Open Government Coalition Lawsuit Seeks Greater Transparency in D.C. Council
If a D.C. government official conducts public business using a non-governmental email account such as Gmail or Hotmail, are these emails subject to disclosure under the D.C. Freedom of Information Act?
According to the D.C. Council, they’re not. But many other states—like New York, Alaska and Florida, as well as neighboring Maryland—have decided that the Freedom of Information Act (FOIA) applies to any email (including Gmail, Hotmail, AOL, etc.) that involves communication about the public business, regardless of whether it is a from a government account or a private account.
The Council’s position— which makes it an outlier among public bodies across the country to address the issue— is now being challenged in a lawsuit by the D.C. Open Government Coalition. The Coalition is made up of media outlets, nonprofit organizations (including the DC Fiscal Policy Institute), law firms and individuals.
On October 16, the Coalition sued the Council of the District of Columbia after being denied access to email correspondence in which Council members transacted public business through personal, non-governmental email accounts during a 60-day period in early 2012. When government employees do their job—working on behalf of the public and taking action in our name—we have a legal right to see what they’re up to. The Coalition’s lawsuit wants to ensure that no matter whether a Council member emails about city business from an AOL account or sends a message from a personal BlackBerry, the public gets to see it.
If the Council’s position were adopted, it would mean that government officials could easily evade FOIA by simply doing their work on a non-governmental email account. This isn’t a hypothetical scenario—press reports over the past year have indicated that some D.C. officials routinely engage in that practice.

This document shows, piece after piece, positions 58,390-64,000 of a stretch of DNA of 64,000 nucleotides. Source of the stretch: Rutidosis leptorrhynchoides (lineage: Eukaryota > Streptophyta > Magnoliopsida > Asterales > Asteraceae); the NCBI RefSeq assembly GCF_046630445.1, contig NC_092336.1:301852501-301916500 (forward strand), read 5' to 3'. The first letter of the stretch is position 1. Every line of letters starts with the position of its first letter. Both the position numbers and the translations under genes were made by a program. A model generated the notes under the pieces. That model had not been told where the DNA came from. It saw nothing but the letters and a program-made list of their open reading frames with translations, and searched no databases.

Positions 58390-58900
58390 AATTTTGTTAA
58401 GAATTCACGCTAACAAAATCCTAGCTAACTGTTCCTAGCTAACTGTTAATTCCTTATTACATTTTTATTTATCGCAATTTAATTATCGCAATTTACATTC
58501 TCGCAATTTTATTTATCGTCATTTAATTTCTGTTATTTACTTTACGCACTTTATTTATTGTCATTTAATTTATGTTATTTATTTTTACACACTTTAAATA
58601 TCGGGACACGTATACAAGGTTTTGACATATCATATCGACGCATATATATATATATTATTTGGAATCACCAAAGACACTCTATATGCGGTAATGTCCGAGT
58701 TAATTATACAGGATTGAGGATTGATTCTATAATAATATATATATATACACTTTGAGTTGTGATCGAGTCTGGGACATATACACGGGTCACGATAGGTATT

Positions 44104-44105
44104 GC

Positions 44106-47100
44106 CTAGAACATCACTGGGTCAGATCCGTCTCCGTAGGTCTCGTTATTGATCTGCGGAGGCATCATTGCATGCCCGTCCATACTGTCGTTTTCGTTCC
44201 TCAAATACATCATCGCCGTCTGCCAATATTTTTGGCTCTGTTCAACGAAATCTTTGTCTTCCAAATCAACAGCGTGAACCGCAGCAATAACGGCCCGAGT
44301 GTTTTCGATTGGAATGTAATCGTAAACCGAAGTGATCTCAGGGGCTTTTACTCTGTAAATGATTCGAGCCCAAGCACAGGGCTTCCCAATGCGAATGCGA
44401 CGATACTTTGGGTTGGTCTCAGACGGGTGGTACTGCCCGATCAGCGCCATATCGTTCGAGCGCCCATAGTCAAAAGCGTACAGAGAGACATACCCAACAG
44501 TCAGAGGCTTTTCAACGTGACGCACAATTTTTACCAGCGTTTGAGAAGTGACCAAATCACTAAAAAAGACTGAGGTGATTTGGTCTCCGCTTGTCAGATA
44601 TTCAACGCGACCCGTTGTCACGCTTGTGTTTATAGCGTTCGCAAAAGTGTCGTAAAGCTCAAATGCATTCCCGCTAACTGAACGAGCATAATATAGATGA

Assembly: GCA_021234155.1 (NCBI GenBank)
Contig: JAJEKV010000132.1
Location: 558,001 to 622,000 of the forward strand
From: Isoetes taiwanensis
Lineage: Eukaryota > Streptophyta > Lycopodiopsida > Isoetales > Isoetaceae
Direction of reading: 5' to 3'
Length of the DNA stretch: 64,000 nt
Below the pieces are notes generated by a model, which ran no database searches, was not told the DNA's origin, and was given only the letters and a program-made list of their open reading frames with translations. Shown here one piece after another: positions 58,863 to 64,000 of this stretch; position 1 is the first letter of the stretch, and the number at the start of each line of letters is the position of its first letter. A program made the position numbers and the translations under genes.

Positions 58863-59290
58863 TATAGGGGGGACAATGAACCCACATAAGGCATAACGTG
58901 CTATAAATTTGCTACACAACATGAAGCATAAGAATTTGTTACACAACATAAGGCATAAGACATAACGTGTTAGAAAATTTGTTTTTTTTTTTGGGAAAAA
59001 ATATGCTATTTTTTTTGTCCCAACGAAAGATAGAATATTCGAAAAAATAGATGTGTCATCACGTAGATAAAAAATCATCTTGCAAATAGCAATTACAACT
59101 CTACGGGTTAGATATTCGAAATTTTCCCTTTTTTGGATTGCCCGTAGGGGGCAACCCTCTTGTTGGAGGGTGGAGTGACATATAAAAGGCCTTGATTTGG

The District’s open meetings and open records laws provide the public with a broad right of access to information about government activity (with limited exceptions). In response to the Coalition’s FOIA request, however, the Council argued that emails generated on a personal account are not within the “possession or control” of the Council, and need not be collected or produced—even while conceding that such emails are “public records” under FOIA.
In July, Mayor Vincent Gray directed D.C. employees to use their government email accounts for government business, and if business should occur on personal email, to file those messages with the D.C. Government. As a legislative body, the Council is not bound by the Mayor’s order, and it has not adopted a similar policy.
In response to the lawsuit, D.C. Council Chairman Phil Mendelson told The Washington Post that the D.C. government “has got to get a more clear policy” on government email sent from personal accounts. He said he agrees that “government business should be conducted on government accounts,” and that the Council may look into a new policy as early as the next Council period, starting in January. The Coalition agrees, and we hope Chairman Mendelson will act with urgency on making the Council compliant with FOIA law.
The Coalition is represented by Chad Bowman of Levine Sullivan Koch & Schulz. The complaint is available on the Coalition’s website. An initial scheduling conference is set for Jan. 18, 2013, before D.C. Superior Court Judge Laura Cordero.